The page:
I finally got to try out my new Echotail bladebait made by Vibrations Tackle, LLC on some lake trout! It was a great success, too!
Saturday started off VERY cold (at least for us Yoopers) at 5 below F, so I wasn’t in a hurry to get out on the ice. There are lots of closer places to fish,, but since I was after lake trout and heard the fishing has been good out of Pequaming, I made the hour long drive from Calumet. By the time I got there, I think the temp was up to a balmy 8 degrees, with calm winds and sunshine, so it felt pretty warm. With a quick stop off at Indian Country Sports in L’Anse to get some sucker fillets for bait I ran into some Chicagoan’s who were also heading to the same place.
One of them asked, “Have you ever done this before?” “Well, I never fished out of Pequaming and most of my fishing has been from a boat, but I’m no stranger to lake trout,” I said.
We fished in the same area and, so they requested that I let them know if I catch anything. They set their lines in a little shallower water, from the advice of Steve at ICS. I set up a little deeper – 270 feet of water after drilling 2 holes through 2 feet of hard ice, I set one heavy jig (5 oz.) with a big chunk of sucker bait on it (for chum bait) near the bottom and fished through the other hole, just 4 feet away. My fishing line was tipped with a 2-1/2 oz Echo-tail with white glow paint (that actually glows greenish) and hooked on a small piece of sucker. I think I hooked and hauled up my first laker after about 20 minutes. After catching 2 more, the neighbor buddies came to fish closer looking for some tips… they hadn’t had any bites yet, but after a short time, one of them missed a hit. He said he wasn’t paying enough attention when it hit, so he didn’t have a chance to set the hook.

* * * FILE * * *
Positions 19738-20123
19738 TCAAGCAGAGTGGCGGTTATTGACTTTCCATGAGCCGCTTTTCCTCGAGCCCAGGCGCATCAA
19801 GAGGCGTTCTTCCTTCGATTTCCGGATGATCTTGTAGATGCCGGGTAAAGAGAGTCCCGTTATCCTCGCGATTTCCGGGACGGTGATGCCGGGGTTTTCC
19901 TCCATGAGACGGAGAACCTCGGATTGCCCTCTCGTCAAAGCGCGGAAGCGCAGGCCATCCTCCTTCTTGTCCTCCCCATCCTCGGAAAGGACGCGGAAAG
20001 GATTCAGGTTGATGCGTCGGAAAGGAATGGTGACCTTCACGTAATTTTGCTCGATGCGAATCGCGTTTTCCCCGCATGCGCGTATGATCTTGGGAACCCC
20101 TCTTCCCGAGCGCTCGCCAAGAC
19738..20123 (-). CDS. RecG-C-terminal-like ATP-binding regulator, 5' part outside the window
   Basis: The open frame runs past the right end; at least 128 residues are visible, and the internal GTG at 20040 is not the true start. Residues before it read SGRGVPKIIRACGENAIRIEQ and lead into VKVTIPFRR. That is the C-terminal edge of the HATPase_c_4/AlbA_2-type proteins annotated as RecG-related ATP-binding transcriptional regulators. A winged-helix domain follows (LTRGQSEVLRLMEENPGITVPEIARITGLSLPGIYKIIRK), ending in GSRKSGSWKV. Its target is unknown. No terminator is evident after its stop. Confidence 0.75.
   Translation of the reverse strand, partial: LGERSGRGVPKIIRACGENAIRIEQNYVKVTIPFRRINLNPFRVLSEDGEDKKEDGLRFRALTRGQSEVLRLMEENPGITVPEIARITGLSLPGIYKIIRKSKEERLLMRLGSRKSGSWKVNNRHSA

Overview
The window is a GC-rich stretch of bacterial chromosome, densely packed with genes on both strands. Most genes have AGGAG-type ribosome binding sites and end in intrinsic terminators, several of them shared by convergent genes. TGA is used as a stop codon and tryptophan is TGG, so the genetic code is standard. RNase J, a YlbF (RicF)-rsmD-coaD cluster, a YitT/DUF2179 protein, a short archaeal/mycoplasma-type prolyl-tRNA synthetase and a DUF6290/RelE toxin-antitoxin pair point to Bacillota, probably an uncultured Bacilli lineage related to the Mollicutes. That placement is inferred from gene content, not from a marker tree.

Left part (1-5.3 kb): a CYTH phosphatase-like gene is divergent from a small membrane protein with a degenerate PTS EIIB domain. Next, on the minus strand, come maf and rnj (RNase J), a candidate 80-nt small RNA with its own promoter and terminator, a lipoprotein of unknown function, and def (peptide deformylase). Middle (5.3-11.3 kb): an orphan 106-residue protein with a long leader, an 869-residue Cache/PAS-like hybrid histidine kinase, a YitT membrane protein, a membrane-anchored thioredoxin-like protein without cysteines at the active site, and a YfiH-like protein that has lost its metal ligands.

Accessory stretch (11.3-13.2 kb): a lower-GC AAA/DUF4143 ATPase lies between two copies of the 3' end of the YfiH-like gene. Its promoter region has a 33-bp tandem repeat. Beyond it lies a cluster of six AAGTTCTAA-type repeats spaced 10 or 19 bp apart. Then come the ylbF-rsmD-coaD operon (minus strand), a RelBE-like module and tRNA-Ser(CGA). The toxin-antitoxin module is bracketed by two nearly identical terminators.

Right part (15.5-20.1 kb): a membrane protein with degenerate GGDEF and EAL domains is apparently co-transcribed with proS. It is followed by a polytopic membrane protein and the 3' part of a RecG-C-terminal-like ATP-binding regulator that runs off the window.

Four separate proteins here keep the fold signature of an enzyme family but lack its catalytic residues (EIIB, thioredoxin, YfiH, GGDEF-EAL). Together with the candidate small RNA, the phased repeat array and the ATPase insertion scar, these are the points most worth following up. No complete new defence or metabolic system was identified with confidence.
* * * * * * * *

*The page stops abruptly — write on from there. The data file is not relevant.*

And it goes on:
“How much to do you move your jig?” I vary it from none to lots.
“What are you using for bait?” I started with sucker, but now have a piece of trout belly fat because it stays on better.
“How deep are you fishing?” For lake trout, you NEED to be on the bottom. (when ice fishing)
“How do you find bottom?” Count your wraps as you let it down… it should be about 145 wraps, which is 270 feet at 2 feet per wrap.
“I’ve been watching you move your jig up and down and mirroring your moves, but I’m still not getting ‘em.” Eugene says. “Oh, I think I just had a bite!”
“Well, that’s the other thing, when you feel anything at all, you need to set the hook immediately.” I tell him.
As the sun was getting low on the western horizon, I had my limit, so I was trying to catch one for Them, but UN-successfully.
As we were leaving, Eugene comments “I don’t know how you do it, there were 3 of us and we’re going home skunked…”
“Well, fishing for lake trout is a deep subject you know.”
By the way, when I got back home, I took out a lake trout study http://www.glifwc.org/Reports/Project%20Report%2004-01.pdf that shows depths and temperatures of water that tagged lake trout inhabited. In this study, 124 Lakers were tagged with monitoring chips and released in Lake Superior, then 15 of them were caught by fishermen and returned to for analysis. It’s a very interesting study and a lot can be learned from it, but if I had used it to decide how deep to fish, I’d have been at 120 feet, not 270.